Cerebral atrophy is a common feature of many of the diseases that affect the brain. Atrophy of any tissue means a decrement in the size of the cell, which can be due to progressive loss of cytoplasmic proteins. In brain tissue, atrophy describes a loss of neurons and the connections between them. Atrophy can be generalized, which means that all of the brain has shrunk; or it can be focal, affecting only a limited area of the brain and resulting in a decrease of the functions that area of the brain controls. If the cerebral hemispheres (the two lobes of the brain that form the cerebrum) are affected, conscious thought and voluntary processes may be impaired.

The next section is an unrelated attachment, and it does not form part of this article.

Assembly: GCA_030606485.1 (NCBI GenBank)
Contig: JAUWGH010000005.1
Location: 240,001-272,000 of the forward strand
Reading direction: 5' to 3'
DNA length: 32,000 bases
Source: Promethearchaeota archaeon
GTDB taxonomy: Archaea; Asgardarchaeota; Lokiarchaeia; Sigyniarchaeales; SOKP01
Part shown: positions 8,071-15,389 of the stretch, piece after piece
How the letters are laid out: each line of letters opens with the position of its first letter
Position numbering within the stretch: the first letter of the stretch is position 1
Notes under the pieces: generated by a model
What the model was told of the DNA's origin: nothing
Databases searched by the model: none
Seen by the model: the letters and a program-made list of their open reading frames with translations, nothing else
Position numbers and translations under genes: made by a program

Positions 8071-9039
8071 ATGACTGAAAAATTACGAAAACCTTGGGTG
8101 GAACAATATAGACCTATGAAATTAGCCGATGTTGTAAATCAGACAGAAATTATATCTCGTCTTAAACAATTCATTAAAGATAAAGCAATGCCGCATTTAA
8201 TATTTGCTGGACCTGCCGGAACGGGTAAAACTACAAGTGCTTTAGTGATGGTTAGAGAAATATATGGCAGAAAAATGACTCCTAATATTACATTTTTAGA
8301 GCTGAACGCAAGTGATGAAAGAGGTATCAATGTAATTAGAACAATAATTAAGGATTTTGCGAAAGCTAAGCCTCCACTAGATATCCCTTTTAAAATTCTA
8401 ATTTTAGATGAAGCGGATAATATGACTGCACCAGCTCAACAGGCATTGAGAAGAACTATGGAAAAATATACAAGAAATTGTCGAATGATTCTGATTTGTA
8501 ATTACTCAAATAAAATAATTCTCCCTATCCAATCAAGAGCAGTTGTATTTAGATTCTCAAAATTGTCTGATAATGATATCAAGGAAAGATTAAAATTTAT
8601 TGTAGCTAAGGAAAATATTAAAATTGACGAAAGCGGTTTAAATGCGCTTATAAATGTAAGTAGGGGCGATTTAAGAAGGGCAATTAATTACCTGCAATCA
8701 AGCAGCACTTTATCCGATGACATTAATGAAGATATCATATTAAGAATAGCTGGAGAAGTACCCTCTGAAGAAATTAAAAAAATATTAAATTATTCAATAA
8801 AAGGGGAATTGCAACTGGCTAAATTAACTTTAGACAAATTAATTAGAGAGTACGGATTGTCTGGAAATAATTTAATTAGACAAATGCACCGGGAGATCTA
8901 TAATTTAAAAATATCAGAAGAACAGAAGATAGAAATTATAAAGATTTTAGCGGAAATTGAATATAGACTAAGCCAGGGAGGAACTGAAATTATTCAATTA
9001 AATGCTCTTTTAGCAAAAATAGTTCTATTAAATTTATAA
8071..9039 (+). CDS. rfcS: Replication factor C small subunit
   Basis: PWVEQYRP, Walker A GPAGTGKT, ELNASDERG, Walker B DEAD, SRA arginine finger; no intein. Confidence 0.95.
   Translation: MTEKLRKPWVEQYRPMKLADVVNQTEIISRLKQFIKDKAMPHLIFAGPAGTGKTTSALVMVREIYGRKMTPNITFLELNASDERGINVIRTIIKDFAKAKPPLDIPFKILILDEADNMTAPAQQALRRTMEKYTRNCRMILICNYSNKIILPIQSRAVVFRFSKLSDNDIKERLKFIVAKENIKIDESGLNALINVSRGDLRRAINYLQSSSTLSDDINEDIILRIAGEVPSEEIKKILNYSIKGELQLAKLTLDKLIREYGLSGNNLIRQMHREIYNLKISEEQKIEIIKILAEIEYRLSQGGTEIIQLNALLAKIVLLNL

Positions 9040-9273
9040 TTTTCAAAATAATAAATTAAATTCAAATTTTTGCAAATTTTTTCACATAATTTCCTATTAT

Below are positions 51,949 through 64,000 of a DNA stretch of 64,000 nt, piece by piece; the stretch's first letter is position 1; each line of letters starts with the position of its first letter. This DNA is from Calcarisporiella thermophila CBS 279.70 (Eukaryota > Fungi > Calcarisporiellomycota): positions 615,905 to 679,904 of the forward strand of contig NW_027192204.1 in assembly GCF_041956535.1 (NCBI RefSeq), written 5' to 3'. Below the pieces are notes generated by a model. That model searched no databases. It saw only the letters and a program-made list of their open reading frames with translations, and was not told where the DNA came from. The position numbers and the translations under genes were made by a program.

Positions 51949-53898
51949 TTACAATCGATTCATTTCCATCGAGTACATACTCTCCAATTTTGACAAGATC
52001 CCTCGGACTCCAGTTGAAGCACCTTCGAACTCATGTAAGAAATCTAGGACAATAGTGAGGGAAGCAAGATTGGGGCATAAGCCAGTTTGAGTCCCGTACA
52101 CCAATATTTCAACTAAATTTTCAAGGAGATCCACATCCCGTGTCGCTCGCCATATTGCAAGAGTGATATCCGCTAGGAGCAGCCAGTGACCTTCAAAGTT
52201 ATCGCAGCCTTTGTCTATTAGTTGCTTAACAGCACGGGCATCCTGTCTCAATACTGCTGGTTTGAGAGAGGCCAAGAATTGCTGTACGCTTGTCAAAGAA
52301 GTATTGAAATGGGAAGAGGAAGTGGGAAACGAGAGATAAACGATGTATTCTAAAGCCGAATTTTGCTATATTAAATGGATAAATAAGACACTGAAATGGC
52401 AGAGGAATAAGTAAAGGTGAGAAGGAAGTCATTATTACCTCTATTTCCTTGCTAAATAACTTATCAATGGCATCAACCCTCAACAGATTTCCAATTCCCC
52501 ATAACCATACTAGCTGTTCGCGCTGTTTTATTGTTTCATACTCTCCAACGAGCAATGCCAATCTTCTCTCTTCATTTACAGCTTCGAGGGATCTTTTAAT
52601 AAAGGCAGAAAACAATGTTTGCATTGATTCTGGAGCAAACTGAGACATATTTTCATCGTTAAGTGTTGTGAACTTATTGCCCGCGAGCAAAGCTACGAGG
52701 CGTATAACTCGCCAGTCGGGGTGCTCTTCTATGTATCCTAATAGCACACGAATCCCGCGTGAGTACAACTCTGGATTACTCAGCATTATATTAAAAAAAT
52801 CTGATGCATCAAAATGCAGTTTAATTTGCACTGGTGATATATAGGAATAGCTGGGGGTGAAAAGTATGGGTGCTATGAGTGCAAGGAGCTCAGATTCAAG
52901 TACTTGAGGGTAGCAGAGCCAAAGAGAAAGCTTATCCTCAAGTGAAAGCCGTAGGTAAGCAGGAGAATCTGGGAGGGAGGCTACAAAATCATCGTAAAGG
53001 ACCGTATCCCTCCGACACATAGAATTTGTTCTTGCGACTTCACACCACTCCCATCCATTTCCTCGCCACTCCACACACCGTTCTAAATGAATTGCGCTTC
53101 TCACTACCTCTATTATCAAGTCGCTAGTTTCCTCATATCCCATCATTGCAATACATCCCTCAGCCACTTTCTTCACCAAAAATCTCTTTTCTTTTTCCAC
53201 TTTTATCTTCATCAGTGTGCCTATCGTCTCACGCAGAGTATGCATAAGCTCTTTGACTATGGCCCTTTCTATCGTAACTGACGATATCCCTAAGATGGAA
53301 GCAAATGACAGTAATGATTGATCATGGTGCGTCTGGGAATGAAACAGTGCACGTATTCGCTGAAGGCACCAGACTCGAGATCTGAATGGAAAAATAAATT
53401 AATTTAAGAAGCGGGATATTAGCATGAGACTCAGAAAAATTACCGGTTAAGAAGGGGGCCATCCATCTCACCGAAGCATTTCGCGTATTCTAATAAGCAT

Some degree of cerebral shrinkage occurs naturally with age; after the brain completes growth and attains its maximum mass at around age 25, it gradually loses mass with each decade of life, although the rate of loss is comparatively tiny until the age of 60, when approximately .5 to 1% of brain volume is lost per year. By age 75, the brain is an average of 15% smaller than it was at 25. Some areas of the brain such as short-term memory are affected more than others and men lose more brain mass overall than women